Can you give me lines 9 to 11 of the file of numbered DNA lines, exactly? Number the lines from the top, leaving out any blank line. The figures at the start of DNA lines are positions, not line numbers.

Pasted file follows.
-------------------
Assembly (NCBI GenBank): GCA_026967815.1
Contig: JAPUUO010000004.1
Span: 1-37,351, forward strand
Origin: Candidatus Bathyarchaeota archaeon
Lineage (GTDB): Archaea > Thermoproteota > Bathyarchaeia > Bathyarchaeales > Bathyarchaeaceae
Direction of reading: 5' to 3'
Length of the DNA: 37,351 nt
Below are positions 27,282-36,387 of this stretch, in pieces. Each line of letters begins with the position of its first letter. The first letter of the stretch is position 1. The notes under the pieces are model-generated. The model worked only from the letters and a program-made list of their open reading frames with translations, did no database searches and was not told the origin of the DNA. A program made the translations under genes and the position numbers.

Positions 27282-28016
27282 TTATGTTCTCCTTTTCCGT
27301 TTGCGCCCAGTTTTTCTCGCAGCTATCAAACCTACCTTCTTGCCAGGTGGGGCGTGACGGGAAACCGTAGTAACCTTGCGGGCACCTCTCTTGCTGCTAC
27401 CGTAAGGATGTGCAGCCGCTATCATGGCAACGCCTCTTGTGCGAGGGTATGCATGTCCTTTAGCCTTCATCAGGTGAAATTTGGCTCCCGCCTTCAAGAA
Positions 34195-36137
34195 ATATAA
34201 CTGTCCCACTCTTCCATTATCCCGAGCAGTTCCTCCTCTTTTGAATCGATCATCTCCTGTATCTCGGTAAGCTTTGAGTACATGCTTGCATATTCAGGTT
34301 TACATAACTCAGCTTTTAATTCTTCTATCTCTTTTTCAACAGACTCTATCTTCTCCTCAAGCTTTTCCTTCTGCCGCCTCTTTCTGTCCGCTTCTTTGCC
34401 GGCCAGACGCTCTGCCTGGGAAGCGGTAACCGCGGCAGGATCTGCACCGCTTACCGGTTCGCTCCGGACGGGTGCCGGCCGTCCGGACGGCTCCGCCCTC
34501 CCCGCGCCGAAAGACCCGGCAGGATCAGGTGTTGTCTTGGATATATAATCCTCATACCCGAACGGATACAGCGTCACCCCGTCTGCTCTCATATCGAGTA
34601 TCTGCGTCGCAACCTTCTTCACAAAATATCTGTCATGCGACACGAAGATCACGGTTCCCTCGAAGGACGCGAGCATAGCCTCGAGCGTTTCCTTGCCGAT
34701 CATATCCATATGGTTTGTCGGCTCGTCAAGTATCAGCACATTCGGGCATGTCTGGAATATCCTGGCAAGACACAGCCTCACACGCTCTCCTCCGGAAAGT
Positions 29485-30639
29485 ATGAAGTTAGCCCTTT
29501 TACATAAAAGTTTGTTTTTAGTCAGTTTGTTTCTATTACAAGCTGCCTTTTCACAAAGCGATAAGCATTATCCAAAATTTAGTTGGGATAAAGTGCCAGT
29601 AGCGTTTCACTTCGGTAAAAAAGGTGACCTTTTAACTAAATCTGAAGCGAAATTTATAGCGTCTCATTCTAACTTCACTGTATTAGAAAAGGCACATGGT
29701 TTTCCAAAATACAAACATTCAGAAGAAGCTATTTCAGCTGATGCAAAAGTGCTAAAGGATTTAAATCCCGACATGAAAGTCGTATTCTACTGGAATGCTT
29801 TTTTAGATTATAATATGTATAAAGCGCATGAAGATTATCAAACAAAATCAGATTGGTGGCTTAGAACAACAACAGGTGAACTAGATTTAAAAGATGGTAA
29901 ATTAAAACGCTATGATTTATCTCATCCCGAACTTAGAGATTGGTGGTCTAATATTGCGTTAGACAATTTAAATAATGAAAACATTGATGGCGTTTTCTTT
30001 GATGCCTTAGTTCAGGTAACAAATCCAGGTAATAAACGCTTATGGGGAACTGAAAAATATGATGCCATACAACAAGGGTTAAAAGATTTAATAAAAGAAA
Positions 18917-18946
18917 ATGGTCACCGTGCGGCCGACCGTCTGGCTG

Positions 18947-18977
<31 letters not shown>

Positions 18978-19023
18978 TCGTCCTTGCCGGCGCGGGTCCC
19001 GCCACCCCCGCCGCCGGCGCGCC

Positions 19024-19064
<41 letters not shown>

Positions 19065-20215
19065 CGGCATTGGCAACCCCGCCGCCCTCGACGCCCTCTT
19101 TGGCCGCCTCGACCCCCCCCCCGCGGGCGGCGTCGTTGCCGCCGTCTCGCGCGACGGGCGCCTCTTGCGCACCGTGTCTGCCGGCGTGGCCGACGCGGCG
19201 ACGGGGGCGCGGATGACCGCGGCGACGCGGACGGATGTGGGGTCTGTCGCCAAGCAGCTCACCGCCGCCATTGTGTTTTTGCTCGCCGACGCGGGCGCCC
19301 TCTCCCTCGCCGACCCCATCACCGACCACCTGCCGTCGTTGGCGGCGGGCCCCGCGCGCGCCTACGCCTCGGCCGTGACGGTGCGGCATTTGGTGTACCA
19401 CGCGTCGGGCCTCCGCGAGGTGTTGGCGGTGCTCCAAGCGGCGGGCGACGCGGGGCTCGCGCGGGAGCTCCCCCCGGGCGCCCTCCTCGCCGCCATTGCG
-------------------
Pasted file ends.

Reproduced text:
Positions 27282-28016
27282 TTATGTTCTCCTTTTCCGT
27301 TTGCGCCCAGTTTTTCTCGCAGCTATCAAACCTACCTTCTTGCCAGGTGGGGCGTGACGGGAAACCGTAGTAACCTTGCGGGCACCTCTCTTGCTGCTAC